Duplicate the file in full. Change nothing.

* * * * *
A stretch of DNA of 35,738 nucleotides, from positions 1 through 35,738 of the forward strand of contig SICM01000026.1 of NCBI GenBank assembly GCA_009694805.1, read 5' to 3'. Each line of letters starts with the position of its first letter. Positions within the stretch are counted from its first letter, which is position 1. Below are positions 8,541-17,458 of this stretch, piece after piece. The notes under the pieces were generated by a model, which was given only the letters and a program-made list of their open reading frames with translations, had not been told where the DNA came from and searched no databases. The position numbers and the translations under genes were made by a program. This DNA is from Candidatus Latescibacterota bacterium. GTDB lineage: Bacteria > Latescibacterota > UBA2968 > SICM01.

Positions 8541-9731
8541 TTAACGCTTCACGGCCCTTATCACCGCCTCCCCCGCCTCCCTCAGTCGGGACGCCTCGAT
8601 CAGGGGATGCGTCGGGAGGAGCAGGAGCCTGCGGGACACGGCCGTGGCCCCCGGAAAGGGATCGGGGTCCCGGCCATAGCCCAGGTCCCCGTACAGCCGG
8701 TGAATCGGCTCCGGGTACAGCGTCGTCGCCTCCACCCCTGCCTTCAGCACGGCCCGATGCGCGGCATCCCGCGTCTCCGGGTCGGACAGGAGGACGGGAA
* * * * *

A stretch of DNA of 35,738 nucleotides, from positions 1 through 35,738 of the forward strand of contig SICM01000026.1 of NCBI GenBank assembly GCA_009694805.1, read 5' to 3'. Each line of letters starts with the position of its first letter. Positions within the stretch are counted from its first letter, which is position 1. Below are positions 8,541-17,458 of this stretch, piece after piece. The notes under the pieces were generated by a model, which was given only the letters and a program-made list of their open reading frames with translations, had not been told where the DNA came from and searched no databases. The position numbers and the translations under genes were made by a program. This DNA is from Candidatus Latescibacterota bacterium. GTDB lineage: Bacteria > Latescibacterota > UBA2968 > SICM01.

Positions 8541-9731
8541 TTAACGCTTCACGGCCCTTATCACCGCCTCCCCCGCCTCCCTCAGTCGGGACGCCTCGAT
8601 CAGGGGATGCGTCGGGAGGAGCAGGAGCCTGCGGGACACGGCCGTGGCCCCCGGAAAGGGATCGGGGTCCCGGCCATAGCCCAGGTCCCCGTACAGCCGG
8701 TGAATCGGCTCCGGGTACAGCGTCGTCGCCTCCACCCCTGCCTTCAGCACGGCCCGATGCGCGGCATCCCGCGTCTCCGGGTCGGACAGGAGGACGGGAA